DPS 35th Meeting, 1-6 September 2003
Session 40. Outer Planets/Gas Giants IV
Poster, Highlighted on, Friday, September 5, 2003, 3:30-6:00pm, Sierra Ballroom I-II

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[40.27] Variations of the Methane Absorption Latitudinal Distribution on Jupiter in 1995-2003.

V.G. Tejfel, G.A. Kharitonova (Fessenkov Astrophysical Institute, Alma-Ata, Kazakhstan)

The latitudinal distribution of the molecular absorption on major planets may serve at the future planetary monitoring as one of useful observable indices of the time-variable global atmospheric state. We have analyzed the results of our CCD-spectrophotometric observations of Jupiter carried out during last nine years (1995-2003) to estimate temporal changes of that latitudinal variations of the absorption in the methane bands centered at 619, 725, 798 (CH4 + NH3), and 887 nm. Special observations in 1999 have shown [1,2] that the longitudinal variations of the absorption on Jupiter are not significant and lies within no more than about 0.01-0.02 in units of the central band depth Rv for majority of latitudes. Mostly expressed timing variations of absorption in1995-2003 were observed at low latitudes on Jupiter (NEB, EZ and SEB regions). In the light EZ the reduced absorption is a specific peculiarity but minimal values of Rv do not consist permanently with the albedo maximum and are shifted often to boundary between EZ and NEB. Other small depressions of the absorption may appear at temperate latitudes (30-40 deg) although at the altitudes about 50-60 deg the absorption may be the same as at15-20 deg or some smaller or higher values. Polar regions (from 60 deg) have strongly depleted absorption. The values of Rv do not show good correlations with albedo features in continuum. The amplitudes of time variations of Rv during 1995-2003 were no more than 0.05 for moderate absorption band 725 nm and less for other considered bands. Newertheless these variations from year to year are well visible on the latitudinal profiles of Rv and they are significantly more than the dispersion of measured values derived from spectra recorded at one night. The North-South hemispheric asymmetry of the absorption distribution on Jupiter is slightly noticeable in contrast with Saturn, where this asymmetry is strongly expressed [1,3].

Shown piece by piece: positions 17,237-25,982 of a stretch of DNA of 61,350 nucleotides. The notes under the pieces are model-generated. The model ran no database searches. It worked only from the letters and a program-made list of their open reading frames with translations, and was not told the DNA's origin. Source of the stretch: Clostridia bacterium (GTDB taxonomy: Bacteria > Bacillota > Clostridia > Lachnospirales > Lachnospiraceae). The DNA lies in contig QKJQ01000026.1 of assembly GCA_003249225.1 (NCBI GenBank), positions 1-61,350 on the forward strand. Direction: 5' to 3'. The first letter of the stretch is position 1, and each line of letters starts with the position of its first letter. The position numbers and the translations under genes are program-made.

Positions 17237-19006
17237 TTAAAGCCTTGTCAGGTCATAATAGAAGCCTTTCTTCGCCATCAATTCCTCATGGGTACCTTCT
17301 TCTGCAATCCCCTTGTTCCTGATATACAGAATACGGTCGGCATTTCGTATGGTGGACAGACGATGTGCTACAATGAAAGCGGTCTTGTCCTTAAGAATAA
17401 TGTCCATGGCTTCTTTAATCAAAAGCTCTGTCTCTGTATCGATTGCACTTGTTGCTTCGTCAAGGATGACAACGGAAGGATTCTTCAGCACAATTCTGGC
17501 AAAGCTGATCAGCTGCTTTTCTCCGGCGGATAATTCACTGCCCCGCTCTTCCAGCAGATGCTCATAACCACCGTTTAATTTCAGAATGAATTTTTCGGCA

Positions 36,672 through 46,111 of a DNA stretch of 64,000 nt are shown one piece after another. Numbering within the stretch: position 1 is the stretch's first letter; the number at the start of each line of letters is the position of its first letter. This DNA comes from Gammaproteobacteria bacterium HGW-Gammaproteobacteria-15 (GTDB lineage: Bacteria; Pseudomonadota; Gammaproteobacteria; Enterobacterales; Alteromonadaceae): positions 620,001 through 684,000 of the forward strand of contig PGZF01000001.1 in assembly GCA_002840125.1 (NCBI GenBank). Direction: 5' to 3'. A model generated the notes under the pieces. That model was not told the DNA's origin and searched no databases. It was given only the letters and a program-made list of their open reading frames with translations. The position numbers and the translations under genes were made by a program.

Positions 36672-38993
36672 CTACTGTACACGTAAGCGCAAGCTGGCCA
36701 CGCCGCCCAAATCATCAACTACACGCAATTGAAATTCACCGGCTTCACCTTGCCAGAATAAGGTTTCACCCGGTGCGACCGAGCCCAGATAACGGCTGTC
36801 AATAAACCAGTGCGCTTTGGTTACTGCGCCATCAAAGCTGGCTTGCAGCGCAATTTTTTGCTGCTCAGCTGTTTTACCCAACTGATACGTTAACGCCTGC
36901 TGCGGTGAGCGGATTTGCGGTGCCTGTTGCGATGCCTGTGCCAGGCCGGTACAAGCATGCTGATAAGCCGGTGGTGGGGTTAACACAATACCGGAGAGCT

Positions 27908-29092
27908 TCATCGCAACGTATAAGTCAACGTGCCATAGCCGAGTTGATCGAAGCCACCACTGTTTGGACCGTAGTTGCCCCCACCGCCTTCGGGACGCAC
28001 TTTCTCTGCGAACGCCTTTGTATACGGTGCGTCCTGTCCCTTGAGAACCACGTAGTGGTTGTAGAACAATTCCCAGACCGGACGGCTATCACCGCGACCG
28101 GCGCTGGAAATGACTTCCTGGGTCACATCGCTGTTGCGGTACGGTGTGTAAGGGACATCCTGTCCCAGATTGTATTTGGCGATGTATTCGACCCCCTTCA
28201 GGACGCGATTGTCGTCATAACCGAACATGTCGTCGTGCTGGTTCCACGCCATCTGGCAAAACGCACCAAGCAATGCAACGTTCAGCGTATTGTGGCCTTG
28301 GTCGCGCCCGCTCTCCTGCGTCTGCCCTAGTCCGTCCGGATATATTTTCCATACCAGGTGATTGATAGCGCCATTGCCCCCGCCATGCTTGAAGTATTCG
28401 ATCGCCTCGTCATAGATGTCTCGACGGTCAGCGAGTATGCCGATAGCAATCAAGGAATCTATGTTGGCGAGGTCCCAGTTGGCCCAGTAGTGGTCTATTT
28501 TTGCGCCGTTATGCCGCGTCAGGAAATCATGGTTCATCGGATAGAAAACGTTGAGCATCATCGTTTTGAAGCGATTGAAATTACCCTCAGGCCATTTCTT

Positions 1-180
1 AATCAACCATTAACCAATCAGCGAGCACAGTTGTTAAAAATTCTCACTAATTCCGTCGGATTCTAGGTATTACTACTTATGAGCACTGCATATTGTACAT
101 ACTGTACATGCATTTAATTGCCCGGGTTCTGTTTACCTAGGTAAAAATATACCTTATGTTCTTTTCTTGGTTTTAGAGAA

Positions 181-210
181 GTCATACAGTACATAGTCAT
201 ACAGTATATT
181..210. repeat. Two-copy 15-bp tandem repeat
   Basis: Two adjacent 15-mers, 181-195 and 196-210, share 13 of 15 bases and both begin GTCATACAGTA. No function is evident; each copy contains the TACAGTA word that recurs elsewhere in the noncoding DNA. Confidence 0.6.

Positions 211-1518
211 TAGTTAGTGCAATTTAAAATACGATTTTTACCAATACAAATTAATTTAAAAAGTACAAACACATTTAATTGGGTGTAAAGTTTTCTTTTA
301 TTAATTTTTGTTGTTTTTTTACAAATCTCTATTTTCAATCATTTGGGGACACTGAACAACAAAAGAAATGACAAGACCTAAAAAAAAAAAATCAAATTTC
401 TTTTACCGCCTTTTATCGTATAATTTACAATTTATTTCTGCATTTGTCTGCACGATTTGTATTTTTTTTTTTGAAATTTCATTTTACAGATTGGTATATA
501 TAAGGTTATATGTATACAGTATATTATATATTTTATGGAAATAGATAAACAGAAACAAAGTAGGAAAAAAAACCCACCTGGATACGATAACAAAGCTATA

References: [1] Tejfel V.G., et al.,Astron. & Astroph. Transactions, 2003, 22, 135, [2] Tejfel V.G, Bull. AAS, 2000, 32, 1007, [3] Tejfel V.G. Solar System Res., 1997, 31, 198.

The author(s) of this abstract have provided an email address for comments about the abstract: tejf@hotmail.com

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